IMG_7099Tommy cannot dress himself, he cannot fasten a button or zip a zipper. He will rarely use forks or spoons to eat. He will not play on a playground when other children are present, except if at his school because it’s familiar. These are just a few of the thousands of textbook things Tommy can and cannot do as a result of his Dispraxia. The conversation with the psychologist finally brought so much clarity to our situation, but at the same time brought so much sadness.

Dispraxia will affect Tommy for the rest of his life and we will have to make life-long adjustments at home and at school to continually set him up for success every single second of the day. The positive side is that Tommy’s intelligence will not be affected at all, meaning, he can learn anything and his brain will still function normally; however, its the act of learning and remembering a motor plan to execute the actions he’s learned, that is not functioning properly.

When we get home, I plan to create pictures for visual cues of most everything in our home as it pertains to Tommy. Our therapist are helping me so much with this and I will continue it through to every room in our home. This will help Tommy to remember where everything belongs and help him to remember, for example, what the action of putting on his shoes or brushing his teeth looks like.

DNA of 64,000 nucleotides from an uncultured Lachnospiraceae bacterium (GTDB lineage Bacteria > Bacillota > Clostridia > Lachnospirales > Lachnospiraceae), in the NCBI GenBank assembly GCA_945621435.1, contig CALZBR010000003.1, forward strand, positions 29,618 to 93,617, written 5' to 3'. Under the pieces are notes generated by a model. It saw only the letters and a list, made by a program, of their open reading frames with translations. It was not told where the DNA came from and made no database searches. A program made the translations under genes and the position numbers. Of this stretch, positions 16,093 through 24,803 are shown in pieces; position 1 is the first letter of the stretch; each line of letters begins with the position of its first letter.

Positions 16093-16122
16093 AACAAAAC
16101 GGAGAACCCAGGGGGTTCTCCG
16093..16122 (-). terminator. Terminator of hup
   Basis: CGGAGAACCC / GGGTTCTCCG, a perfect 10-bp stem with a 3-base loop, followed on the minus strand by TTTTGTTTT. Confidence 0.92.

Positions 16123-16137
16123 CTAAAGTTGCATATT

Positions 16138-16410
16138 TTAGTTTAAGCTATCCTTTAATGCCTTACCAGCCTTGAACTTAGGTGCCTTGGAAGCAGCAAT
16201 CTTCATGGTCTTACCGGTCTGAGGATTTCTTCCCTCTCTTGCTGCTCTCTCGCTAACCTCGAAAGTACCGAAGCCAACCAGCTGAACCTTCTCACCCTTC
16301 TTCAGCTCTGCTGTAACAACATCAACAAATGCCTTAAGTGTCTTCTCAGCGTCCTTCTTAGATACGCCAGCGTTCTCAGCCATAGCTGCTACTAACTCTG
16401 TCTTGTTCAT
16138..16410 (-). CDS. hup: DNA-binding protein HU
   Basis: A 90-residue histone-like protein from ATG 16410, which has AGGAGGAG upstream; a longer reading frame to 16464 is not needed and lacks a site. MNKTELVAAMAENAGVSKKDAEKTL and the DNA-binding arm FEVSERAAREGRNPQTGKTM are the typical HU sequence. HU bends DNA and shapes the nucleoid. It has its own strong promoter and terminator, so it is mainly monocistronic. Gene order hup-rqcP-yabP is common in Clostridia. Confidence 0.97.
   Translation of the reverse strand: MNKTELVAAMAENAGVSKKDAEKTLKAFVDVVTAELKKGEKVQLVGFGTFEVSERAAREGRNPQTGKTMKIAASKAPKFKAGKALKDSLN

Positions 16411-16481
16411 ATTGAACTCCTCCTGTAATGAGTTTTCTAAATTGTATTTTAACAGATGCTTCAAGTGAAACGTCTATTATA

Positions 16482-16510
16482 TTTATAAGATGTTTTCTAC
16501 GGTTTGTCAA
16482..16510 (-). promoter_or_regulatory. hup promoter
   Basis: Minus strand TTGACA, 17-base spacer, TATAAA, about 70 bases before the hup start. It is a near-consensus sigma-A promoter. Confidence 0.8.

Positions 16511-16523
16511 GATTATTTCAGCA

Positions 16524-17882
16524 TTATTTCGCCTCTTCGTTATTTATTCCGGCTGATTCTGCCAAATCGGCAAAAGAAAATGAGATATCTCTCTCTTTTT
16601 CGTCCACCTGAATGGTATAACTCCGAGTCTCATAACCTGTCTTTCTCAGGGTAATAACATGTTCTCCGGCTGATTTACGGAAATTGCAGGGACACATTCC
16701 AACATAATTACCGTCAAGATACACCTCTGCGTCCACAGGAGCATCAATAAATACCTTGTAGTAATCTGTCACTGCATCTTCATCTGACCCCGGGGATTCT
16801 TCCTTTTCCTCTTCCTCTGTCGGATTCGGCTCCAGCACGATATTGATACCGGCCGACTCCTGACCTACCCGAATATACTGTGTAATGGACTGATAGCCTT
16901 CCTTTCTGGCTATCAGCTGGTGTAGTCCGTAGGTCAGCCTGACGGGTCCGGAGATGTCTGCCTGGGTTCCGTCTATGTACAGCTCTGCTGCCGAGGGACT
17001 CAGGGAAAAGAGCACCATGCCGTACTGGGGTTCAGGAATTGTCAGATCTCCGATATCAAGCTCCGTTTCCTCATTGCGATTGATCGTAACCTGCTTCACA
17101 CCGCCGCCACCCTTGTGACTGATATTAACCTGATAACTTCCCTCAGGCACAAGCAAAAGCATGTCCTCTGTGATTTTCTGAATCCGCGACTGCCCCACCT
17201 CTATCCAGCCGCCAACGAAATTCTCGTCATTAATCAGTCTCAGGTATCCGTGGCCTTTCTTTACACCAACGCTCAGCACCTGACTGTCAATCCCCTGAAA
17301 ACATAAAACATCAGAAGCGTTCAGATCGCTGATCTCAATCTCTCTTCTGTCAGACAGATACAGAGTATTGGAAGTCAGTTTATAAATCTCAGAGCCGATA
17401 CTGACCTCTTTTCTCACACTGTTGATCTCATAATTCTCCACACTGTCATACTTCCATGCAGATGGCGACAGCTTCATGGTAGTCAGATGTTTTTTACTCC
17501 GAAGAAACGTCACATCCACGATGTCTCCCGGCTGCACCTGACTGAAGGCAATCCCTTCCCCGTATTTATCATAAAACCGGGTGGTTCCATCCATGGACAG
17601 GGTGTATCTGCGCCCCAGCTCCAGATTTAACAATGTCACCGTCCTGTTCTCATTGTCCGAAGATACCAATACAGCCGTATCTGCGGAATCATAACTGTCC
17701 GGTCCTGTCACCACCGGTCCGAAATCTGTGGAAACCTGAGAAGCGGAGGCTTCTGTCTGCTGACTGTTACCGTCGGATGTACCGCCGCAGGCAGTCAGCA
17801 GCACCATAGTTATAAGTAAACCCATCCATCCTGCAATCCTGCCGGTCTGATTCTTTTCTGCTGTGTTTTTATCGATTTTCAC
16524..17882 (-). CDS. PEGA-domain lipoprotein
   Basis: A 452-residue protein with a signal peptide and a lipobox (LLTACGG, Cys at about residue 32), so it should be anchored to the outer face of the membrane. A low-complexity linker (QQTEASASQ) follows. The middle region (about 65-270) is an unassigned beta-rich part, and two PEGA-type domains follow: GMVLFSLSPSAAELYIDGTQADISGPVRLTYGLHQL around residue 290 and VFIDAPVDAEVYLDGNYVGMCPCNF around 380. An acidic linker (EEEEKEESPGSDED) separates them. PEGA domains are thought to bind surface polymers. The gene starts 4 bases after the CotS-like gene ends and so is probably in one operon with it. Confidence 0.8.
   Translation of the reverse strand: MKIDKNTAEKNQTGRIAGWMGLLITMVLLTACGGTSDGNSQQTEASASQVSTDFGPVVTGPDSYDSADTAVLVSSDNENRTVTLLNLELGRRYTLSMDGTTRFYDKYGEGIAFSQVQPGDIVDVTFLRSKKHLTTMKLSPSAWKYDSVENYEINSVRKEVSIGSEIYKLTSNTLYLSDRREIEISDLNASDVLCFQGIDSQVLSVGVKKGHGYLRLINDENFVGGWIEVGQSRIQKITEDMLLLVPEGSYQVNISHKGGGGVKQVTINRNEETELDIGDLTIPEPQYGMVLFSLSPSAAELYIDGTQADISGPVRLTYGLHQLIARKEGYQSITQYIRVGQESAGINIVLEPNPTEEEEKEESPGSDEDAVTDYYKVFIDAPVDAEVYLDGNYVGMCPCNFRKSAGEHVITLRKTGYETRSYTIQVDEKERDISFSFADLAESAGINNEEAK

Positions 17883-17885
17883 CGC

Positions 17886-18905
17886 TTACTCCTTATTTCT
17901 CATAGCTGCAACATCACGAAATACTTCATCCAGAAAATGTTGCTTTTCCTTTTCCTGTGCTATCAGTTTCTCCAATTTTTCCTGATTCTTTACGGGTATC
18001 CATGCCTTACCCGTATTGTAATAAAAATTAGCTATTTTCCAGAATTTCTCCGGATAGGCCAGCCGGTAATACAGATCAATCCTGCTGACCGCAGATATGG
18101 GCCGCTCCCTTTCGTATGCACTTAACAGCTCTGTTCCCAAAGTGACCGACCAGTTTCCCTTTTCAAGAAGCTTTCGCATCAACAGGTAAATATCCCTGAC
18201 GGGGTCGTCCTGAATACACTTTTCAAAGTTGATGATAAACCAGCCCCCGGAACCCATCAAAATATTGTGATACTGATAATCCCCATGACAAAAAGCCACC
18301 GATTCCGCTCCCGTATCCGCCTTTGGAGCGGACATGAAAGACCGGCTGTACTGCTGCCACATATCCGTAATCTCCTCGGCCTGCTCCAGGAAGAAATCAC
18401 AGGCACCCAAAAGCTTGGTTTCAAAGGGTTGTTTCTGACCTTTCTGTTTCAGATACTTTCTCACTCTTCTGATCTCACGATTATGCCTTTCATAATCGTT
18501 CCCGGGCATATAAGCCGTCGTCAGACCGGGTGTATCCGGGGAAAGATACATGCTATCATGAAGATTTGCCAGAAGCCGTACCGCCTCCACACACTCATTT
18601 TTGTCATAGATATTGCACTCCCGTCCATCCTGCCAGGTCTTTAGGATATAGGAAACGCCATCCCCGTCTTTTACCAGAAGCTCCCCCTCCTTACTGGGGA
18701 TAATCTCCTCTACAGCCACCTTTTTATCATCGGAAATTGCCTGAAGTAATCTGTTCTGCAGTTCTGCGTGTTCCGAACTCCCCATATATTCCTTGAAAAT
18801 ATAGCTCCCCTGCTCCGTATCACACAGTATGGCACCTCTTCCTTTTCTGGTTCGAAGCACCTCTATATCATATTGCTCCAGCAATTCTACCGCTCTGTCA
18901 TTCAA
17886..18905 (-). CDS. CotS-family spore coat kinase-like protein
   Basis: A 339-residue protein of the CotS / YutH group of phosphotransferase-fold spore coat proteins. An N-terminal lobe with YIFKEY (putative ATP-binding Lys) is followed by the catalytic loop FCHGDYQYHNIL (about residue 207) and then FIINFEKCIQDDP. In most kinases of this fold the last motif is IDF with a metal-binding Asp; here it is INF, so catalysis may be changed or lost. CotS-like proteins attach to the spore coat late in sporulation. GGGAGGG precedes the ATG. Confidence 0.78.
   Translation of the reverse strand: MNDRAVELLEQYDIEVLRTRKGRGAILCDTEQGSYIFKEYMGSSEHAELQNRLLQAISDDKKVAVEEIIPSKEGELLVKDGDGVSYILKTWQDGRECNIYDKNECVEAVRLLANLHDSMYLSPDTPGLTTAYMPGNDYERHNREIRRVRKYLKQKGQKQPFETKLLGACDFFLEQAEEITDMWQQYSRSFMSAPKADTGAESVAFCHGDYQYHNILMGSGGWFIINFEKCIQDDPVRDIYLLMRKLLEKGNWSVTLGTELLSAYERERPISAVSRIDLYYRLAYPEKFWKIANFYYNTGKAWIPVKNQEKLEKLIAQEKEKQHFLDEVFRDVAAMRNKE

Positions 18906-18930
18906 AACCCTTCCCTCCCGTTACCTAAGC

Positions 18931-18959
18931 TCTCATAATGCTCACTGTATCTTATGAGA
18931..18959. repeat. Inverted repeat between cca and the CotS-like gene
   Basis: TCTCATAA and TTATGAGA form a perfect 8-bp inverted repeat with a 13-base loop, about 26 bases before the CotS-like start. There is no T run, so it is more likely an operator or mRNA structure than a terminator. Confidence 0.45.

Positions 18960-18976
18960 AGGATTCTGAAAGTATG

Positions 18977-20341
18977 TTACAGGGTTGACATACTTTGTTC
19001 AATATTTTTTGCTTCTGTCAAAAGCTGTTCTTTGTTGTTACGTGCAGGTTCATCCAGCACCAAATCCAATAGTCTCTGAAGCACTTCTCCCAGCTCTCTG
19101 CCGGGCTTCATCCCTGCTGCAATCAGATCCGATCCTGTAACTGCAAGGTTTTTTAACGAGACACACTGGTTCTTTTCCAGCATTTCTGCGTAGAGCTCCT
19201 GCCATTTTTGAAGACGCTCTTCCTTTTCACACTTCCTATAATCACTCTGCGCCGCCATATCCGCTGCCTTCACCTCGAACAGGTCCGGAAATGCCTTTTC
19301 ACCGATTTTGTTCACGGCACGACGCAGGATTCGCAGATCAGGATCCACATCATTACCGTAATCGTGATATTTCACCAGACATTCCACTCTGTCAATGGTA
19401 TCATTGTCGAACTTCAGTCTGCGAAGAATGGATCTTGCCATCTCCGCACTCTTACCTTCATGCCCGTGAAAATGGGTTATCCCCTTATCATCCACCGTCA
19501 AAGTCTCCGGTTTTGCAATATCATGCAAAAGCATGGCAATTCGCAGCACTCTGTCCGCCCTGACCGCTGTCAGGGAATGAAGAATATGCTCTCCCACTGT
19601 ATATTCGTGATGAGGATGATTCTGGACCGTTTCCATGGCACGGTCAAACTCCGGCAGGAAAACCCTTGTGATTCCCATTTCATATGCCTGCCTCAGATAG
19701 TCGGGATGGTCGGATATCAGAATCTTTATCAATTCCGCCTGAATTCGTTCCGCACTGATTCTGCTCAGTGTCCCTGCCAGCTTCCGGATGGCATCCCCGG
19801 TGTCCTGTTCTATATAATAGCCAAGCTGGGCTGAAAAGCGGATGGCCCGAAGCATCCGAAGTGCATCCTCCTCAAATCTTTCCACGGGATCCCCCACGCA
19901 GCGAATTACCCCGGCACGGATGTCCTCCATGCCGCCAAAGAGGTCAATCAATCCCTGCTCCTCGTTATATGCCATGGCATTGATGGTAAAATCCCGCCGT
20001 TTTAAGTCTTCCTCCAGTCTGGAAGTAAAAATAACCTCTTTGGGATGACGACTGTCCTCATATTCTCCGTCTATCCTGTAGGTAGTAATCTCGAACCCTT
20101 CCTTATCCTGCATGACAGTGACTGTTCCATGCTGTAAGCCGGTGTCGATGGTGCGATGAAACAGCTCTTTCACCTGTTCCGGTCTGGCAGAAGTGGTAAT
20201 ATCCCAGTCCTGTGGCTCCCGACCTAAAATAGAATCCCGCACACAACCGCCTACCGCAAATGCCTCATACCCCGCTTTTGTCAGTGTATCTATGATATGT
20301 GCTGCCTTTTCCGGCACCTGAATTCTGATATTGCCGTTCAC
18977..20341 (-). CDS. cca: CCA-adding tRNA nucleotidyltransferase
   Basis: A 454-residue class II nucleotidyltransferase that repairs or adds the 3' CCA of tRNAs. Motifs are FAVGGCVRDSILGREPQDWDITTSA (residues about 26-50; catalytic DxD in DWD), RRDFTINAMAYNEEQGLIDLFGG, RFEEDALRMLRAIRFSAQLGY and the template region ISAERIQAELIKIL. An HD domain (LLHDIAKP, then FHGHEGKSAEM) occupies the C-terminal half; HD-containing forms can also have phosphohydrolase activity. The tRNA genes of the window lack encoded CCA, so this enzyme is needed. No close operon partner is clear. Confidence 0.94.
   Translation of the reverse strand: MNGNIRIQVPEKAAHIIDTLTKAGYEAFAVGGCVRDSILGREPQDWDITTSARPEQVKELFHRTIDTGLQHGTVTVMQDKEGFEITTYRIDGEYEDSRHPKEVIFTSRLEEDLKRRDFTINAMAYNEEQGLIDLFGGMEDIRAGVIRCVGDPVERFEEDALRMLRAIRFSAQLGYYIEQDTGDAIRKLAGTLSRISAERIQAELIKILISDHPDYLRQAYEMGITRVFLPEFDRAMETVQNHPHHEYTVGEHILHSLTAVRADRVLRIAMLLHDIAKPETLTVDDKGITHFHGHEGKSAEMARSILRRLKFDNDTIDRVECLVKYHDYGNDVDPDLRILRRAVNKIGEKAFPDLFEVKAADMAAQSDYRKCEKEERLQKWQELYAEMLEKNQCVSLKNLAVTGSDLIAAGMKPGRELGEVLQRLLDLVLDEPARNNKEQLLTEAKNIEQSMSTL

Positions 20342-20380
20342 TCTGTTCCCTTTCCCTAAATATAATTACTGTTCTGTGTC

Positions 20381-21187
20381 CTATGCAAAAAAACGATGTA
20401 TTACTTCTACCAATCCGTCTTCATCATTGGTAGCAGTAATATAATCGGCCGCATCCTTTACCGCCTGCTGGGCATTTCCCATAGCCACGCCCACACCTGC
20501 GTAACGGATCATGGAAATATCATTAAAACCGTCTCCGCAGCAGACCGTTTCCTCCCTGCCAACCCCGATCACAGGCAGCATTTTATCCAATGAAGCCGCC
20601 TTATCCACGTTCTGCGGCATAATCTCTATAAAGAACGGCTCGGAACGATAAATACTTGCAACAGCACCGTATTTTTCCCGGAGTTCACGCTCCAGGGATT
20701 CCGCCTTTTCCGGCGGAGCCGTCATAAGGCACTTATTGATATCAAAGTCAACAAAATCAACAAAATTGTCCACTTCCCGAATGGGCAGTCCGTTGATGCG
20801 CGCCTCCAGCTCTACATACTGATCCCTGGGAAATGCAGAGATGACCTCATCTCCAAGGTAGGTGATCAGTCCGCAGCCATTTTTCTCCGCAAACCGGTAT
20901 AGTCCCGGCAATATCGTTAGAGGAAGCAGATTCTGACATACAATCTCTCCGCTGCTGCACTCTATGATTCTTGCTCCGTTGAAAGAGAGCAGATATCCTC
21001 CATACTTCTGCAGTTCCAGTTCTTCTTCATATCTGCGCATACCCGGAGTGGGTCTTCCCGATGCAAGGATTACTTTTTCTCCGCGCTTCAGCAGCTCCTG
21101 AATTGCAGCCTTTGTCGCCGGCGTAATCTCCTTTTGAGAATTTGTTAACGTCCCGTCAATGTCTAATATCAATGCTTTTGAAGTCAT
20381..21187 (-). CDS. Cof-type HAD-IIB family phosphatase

IMG_6895_2After our meeting I went home and couldn’t even get the words out to explain to Marijane what was going on. I tried, but it was so hard. Over the past few days I’ve taken short breaks to sneak away and research Dispraxia but the minute I do I just start to get overwhelmed, and emotional and I have to step back. It’s taken me days to write this with a clear head and no tears when I think about the road we have ahead of us.

Tommy is alive and flourishing. He is happy and physically healthy. This is not fatal, but there is no cure. I’m trying to stay very positive; but for a moment I needed to feel sorry for myself and pray that God would give me and Rob the strength and the patience we need to constantly support Tommy. There are going to be days when I know it will be excruciating to walk Tommy through something he’s learned a billion times, but I know I can’t show him my exhaustion. He deserves nothing but total support and we’re going to give him every ounce of it in us.

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Rob and I were given a precious gift on a beautiful summer day in June four years ago. He is not ours to keep forever, but God has entrusted him to us to help him learn and flourish and grow into the amazing man I know he will become. We have a major job to do. We have days ahead that will be full of joy and days that will be full of frustration and exhaustion. However, I know God will continue to guide us in the right direction. I’m standing at the edge of a major crossroads in our life and I’ve just got to grab Tommy’s hand and jump. I believe in him, and I believe his future will be bright.